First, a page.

Fruit trees will soon be growing again in city parks thanks to an ‘Edible Trees’ grant from Trees Canada.
The partnership involving Scouts Canada and the Inn of the Good Shepherd is being facilitated by City Hall.
The harvest will supply fresh fruit to the Inn’s Mobile Market, which distributes fresh produce to 13 neighborhoods in Sarnia-Lambton from July to November.
Local scout and Inn volunteers will plant and maintain the trees, said Patti Ross, the city’s manager of parks, forestry and horticulture.
It normally takes a few years for fruit trees to bear fruit so it will be future scouts and volunteers who do the picking, she added.
Two city parks are being considered for the project slated to begin in May.
“We are looking at land that won’t interfere with public use,” Ross said.
Many cities stopped planting fruit trees because the unharvested fruit is messy and attracts wasps, raccoons and other pests.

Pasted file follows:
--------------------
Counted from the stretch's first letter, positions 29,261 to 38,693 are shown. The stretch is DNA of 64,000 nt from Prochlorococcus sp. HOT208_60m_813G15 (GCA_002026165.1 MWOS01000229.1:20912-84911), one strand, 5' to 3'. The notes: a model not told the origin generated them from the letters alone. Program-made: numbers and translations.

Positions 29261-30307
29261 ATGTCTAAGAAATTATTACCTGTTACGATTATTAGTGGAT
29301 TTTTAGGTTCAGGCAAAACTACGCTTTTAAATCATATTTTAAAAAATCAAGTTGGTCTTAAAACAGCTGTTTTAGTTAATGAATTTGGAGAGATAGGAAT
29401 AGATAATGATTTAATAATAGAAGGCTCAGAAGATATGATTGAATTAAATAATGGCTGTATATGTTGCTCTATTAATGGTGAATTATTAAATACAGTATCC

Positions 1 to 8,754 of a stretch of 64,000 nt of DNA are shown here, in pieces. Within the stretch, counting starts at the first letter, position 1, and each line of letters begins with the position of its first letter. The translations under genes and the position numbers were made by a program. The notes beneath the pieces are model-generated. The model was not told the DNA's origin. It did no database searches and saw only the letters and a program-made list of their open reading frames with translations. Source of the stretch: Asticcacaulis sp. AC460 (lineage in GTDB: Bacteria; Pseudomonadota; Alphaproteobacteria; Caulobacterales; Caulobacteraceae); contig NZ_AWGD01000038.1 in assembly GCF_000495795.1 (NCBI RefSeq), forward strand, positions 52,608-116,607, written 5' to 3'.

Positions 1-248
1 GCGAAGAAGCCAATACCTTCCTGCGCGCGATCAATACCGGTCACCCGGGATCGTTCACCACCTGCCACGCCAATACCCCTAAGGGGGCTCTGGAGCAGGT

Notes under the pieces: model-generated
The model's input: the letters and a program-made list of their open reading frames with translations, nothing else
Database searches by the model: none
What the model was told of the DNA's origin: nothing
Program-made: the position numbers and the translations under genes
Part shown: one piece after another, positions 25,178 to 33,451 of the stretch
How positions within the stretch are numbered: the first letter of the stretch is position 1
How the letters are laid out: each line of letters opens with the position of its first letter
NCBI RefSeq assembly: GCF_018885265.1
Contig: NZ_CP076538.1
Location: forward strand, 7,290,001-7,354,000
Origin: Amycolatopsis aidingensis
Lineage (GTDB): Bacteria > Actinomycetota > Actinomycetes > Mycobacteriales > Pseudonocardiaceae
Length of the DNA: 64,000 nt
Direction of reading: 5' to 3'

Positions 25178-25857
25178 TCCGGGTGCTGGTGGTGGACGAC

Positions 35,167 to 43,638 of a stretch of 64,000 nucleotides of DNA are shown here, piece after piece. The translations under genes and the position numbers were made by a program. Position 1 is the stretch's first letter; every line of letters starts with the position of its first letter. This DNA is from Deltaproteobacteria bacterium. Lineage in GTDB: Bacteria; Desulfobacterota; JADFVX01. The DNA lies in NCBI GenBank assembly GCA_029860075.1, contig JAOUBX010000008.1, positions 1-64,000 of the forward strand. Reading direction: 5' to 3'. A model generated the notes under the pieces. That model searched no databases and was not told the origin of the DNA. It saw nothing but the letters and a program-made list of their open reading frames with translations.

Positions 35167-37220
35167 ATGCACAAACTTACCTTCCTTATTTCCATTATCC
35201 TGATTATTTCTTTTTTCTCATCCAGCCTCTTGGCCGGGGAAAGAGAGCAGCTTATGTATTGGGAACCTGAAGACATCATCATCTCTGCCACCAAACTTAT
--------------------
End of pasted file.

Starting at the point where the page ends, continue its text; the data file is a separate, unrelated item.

But shifting attitudes and the rising tide of the Eat Local movement are changing municipal minds.
Ross said a variety of trees such as pears and peaches and cherries are being considered, and edible nut trees may also be on the menu.
It’s not yet known how many can be purchased with the $4,000 grant, Ross said.
Myles Vanni, the Inn’s executive director, said people struggling to make ends meet generally have poorer health so projects like Edible Trees are a game-changer.
“Providing fresh and healthy foods is a key to overcoming this,” he said.
A total of 6,200 lbs. of fresh produce was distributed last year, which was donated largely by the area’s agriculture community, he said.
The fruit trees are also a great idea for young people, said local Scouting volunteer Mark Hornblower.
“This is a fantastic project for Scouting youth and fits perfectly with what Scouting is all about.”
The Sarnia project was one of 20 chosen from 167 entries. Aamjiwnaang also received one of the Tree Canada grants.